The Evolution of Commercial Underwriting

In an industry issues roundtable, NeuralMetrics chief technology officer, Sathish Kumar Manimuthu, chief underwriting officer, Chris Schrenk, and senior product manager, Neha Yadav, discuss how underwriters can benefit from artificial intelligence (AI) and cognitive technologies – to improve risk assessment and pricing accuracy, accelerate quoting, and enable data provenance for consistent regulatory compliance.

Q: What value does the latest generation of technology bring to underwriting?

Sathish Kumar Manimuthu (SK): Insurance organizations are increasingly embracing the digitization of commercial underwriting, recognizing that outdated manual processes and legacy systems are insufficient to compete in the modern economy. Innovations in underwriting technology are well underway. A prime example is the use of AI and the machine learning capabilities of large-language models to combine human expertise, data, and automation for faster and more accurate commercial risk evaluation.

Collecting timely and comprehensive exposure information is a critical aspect of insurers’ operations, as it informs various insurance processes to facilitate precise risk assessment, as well as policy pricing, and quoting. With the aid of AI and machine learning, insurers can now leverage potent analytic tools to transform a wide range of data sources into actional underwriting insights.

Neha Yadav (NY): Insurance organizations are continuing to streamline underwriting processes, enhance the accuracy and transparency of data sources, and differentiate their offerings with exceptional agent and policyholder experience during submission interactions, as well as policy and claims services. In pursuit of those objectives, they are exploring the power of intelligent technology to deliver dependable and validated data and analytics for underwriting and other insurance workflows.

In commercial underwriting, gathering expedient data can be time-consuming, and often involves meticulous but time-consuming research into a range of factors such as the location, surroundings, on-site or remote property inspection, business practices, and more. Now, with just a business name and address, intelligent technology and its abilities to obtain a wide range of data sources allow underwriters to quickly access extensive layers of risk information about insurable and in-appetite entities.

Q: What modern technologies can enrich underwriting capabilities and deliver a superior policyholder experience?

SK: At NeuralMetrics, we specialize in advanced technologies such as artificial intelligence, natural language processing, vectors, computational graphs, and other cutting-edge tools to extract reliable and qualitative risk insights from small data. Through these methods, we establish meaningful connections among and within a range of public data, enabling us to derive real-time actionable intelligence for underwriters. We can tap into extensive sources of structured and unstructured data, a significant portion of which is publicly available and can be curated, organized, and tailored specifically for underwriters. AI-powered data engines from NeuralMetrics allow insurance organizations to strengthen industry classification, precisely identify risk attributes, and makes information decisions about expanding or competing in various business sectors.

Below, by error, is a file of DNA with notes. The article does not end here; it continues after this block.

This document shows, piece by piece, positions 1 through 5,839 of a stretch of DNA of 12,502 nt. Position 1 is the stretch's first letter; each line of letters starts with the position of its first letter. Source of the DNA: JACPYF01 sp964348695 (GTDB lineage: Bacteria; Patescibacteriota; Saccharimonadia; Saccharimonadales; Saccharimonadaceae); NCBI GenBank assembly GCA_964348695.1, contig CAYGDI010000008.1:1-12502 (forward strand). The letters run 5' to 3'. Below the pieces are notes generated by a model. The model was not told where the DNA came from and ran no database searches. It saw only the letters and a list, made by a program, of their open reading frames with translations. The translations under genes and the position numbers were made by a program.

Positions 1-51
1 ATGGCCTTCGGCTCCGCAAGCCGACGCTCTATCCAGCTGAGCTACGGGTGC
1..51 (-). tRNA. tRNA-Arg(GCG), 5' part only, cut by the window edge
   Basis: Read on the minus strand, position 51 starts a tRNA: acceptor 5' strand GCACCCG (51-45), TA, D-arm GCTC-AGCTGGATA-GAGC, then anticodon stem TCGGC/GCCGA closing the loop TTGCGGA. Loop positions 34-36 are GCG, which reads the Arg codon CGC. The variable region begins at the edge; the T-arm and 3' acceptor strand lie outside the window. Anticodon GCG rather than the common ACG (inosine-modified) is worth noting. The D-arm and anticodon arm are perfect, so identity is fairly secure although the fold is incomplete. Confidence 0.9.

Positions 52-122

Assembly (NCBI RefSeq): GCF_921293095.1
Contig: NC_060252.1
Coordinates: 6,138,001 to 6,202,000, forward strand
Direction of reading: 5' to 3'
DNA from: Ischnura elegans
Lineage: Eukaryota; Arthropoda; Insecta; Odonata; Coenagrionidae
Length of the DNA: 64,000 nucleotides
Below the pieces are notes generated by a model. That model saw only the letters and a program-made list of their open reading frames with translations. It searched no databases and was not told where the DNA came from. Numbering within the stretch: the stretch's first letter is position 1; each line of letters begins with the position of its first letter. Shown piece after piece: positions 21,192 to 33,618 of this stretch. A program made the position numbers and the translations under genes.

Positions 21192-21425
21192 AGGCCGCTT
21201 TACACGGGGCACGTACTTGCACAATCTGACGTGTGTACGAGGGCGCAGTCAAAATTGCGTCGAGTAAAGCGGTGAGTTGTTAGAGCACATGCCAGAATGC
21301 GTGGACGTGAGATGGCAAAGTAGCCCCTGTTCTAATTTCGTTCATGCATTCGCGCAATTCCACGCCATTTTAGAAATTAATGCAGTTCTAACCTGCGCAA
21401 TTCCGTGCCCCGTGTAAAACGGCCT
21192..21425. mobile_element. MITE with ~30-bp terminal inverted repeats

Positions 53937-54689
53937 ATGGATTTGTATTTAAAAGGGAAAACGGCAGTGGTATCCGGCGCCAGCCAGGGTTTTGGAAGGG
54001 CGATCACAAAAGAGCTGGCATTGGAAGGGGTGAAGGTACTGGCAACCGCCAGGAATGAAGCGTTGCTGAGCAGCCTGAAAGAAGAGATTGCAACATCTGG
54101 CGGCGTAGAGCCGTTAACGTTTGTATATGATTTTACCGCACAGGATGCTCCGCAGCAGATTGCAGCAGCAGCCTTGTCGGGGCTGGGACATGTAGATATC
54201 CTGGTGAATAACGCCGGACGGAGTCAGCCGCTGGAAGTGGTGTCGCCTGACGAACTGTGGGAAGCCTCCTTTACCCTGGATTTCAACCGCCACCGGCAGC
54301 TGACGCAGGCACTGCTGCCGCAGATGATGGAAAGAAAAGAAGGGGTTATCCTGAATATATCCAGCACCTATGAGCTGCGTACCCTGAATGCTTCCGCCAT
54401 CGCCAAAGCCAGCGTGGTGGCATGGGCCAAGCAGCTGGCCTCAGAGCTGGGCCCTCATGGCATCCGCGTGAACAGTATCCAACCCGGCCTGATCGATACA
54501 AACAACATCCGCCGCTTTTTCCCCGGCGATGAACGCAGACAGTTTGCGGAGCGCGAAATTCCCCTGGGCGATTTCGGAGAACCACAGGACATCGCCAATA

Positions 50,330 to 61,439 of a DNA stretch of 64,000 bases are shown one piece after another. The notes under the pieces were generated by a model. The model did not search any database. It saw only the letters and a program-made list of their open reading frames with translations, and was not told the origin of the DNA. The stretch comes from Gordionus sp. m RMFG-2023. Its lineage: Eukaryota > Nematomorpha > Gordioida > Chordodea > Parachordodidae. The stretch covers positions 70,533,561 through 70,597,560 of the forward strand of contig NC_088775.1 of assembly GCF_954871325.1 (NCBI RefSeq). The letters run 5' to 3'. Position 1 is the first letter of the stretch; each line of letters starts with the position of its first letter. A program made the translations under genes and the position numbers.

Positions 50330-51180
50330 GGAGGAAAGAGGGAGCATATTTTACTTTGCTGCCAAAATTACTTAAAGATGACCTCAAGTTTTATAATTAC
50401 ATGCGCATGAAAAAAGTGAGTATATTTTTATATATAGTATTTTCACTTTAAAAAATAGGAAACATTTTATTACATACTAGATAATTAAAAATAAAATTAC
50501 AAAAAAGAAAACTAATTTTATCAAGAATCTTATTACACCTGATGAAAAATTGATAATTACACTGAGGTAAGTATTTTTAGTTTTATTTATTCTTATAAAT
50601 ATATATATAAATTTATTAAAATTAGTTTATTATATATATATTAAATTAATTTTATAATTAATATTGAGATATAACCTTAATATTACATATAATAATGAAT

Chris Schrenk (CS): Having a comprehensive underwriting system and fresh, contextual data is vital for insurers to evaluate commercial business quickly and efficiently. By presenting all the required data about the business in one central location, underwriters can make informed decisions without having to access multiple systems or scour the internet for information. Consolidation of data streamlines the decision-making process, resulting in improved overall efficiency across underwriting operations.

For insurers, it is crucial to work with technology and data partners who can tailor their platforms to specific business needs. Third-party platforms and solutions should be flexible and responsive in real-time, and should reinforce current processes, while being adaptable in expanding data requirements for improved risk evaluation. It’s especially important for data engines to provide transparency into the data sources used for risk assessment, and such platforms should be easily customizable to conveniently accommodate new or additional classification and exposure questions from underwriting teams. A knowledgeable technology partner should offer practical and valuable suggestions to swiftly advance underwriting proficiency beyond the scope of traditional risk attributes and evaluation methodologies.

SK: Furthermore, it is imperative for insurer systems and data platforms to communicate seamlessly, boosting the policyholder experience. Insurance organizations often have separate systems for evaluating risk, administering policy service, conducting premium audits, submitting claims, and more. If interoperability is constrained or unreliable and data is scattered and replicated the result is layers of inefficiency, inaccuracy, and cost in care workflows. For example, in the commercial business sector, policyholders may need to be contacted and required to provide the same information multiple times within the same policy period.

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